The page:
Talk to your Youthful Driver before they hit the road.
For many young adults, getting their driver’s license is a rite of passage. For many parents, it is the beginning of a new source of worry and anxiety in our lives. While our children are out enjoying their new-found freedom, we parents are at home anxiously awaiting their safe return.
We as parents need to talk to our kids and explain to them the dangers of driving. Let them know that along with their privilege to drive, there are also certain responsibilities and expectations that have been set. Here are a few of the “hot topics” to start the discussion:
- Put down the cell phone while driving! No phone call, text, selfie or social network update is worth losing your life over (or possibly ending someone else’s life). Explain to them that if they absolutely have to do one of these things, to simple pull over, in a safe area, and return the phone call or text.
- No extra passengers. Our kids may have the best group of friends that we could ever hope for, but let’s face it, extra people in the car can be a distraction. Whether it a discussion on which radio station to listen to or what happened at school that day, it is easy for our new drivers to get more involved in what is going on inside the car than actually driving the car. So, as a parent, we need to limit the number of passengers that your child is allowed to have in the vehicle at one time.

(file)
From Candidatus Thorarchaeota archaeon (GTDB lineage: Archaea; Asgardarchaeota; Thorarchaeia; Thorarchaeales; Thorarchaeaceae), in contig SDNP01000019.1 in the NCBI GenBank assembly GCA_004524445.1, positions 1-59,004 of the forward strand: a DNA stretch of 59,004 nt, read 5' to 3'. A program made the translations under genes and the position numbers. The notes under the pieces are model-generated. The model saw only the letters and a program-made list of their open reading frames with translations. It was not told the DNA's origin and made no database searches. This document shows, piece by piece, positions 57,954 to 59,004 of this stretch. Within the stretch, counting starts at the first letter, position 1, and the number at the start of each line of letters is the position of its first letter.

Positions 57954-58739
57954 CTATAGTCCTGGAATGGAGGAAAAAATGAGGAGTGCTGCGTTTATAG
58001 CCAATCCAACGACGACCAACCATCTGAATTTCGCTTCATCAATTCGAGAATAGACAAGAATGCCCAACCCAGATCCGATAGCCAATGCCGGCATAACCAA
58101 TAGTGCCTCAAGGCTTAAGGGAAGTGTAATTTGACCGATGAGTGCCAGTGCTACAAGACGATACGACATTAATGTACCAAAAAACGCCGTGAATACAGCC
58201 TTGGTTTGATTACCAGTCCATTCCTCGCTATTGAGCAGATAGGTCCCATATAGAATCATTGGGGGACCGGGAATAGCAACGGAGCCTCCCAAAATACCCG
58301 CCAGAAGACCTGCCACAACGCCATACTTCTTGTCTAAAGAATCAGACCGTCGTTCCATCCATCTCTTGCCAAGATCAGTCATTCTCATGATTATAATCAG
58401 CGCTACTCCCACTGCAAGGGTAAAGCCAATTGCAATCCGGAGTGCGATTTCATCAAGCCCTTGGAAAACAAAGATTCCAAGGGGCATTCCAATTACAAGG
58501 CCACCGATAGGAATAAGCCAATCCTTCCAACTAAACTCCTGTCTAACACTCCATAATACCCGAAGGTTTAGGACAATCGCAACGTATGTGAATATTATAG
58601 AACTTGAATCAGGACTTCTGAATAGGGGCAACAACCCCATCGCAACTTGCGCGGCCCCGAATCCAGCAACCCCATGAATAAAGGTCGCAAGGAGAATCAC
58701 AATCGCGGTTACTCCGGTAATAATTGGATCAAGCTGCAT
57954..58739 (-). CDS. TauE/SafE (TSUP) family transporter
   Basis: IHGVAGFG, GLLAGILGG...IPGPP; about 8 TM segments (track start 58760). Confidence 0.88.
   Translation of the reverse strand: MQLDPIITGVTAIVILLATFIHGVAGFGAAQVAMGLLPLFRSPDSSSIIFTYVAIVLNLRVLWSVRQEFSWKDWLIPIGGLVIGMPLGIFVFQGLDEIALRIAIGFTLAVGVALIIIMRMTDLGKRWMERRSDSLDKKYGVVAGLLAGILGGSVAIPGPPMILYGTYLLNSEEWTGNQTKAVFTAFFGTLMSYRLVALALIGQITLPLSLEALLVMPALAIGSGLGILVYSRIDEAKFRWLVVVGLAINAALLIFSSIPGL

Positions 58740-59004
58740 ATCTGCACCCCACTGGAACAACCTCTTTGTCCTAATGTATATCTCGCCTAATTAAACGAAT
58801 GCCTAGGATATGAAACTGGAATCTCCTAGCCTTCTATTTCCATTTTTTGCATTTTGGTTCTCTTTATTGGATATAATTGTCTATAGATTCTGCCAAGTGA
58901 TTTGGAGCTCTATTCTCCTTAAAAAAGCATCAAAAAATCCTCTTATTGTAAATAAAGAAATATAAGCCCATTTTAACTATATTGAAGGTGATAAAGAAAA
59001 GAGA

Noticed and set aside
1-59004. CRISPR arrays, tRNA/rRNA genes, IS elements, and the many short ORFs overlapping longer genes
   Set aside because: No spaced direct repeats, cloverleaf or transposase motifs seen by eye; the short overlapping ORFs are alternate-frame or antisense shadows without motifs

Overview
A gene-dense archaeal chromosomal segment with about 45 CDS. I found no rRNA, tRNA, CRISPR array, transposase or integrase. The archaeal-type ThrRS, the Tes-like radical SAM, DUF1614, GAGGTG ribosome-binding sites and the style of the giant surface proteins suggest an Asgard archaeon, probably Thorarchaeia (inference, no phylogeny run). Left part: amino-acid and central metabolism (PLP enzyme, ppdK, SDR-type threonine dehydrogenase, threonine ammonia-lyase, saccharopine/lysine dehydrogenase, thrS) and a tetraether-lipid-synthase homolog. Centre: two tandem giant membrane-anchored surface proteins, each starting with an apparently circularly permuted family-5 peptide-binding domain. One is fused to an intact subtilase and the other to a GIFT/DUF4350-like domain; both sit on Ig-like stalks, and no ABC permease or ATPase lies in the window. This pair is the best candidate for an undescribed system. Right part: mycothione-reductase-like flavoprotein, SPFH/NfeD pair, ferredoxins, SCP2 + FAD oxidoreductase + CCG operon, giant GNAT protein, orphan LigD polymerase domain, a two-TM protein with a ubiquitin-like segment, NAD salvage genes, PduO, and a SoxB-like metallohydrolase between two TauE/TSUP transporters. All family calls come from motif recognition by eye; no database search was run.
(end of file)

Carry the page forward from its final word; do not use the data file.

- No speeding. If they are just learning to drive a car in the first place, they sure don’t need to be driving one at an excessive rate of speed! Plus, if they get caught speeding, they could possibly stand the chance of losing their license. Not to mention, what is going to happen to the insurance rates by having a youthful driver with speeding violations on their record!!
- No alcohol or drugs. I’m not one of those parents that say’s “my child would never do that.” I can tell them not to drink and drive, explain to them all of the dangers of drinking and driving and hope that they don’t put themselves in that situation. With all of this being said, I also understand that kids (along with adults) don’t always make the best decisions, and that peer pressure can sometimes make kids do things that they know they should not do. I always made it clear to my son when he started driving (and will make it clear to my daughter when she starts to drive), that drinking and driving is not acceptable! BUT….. If they are ever in a situation where they have been drinking and need to get home (OR IF THEY HAVE RIDDEN SOMEWHERE WITH SOMEONE WHO HAS BEEN DRINKING AND IS GOING TO DRIVE), to simply call me and let me get them home safely. We will deal with the consequences at a different time, but let me make sure that they get home.
- Always wear your seatbelt. Stress that even if they are just going less than a mile to a friend’s house, they still need to wear their seatbelt every time they are in the car, or in someone else’s vehicle!
Car crashes are the leading cause of death for 15 – 19-year old’s in the United States. Let’s talk to our kids and explain the dangers of driving. Let’s not let them become part of the statistic.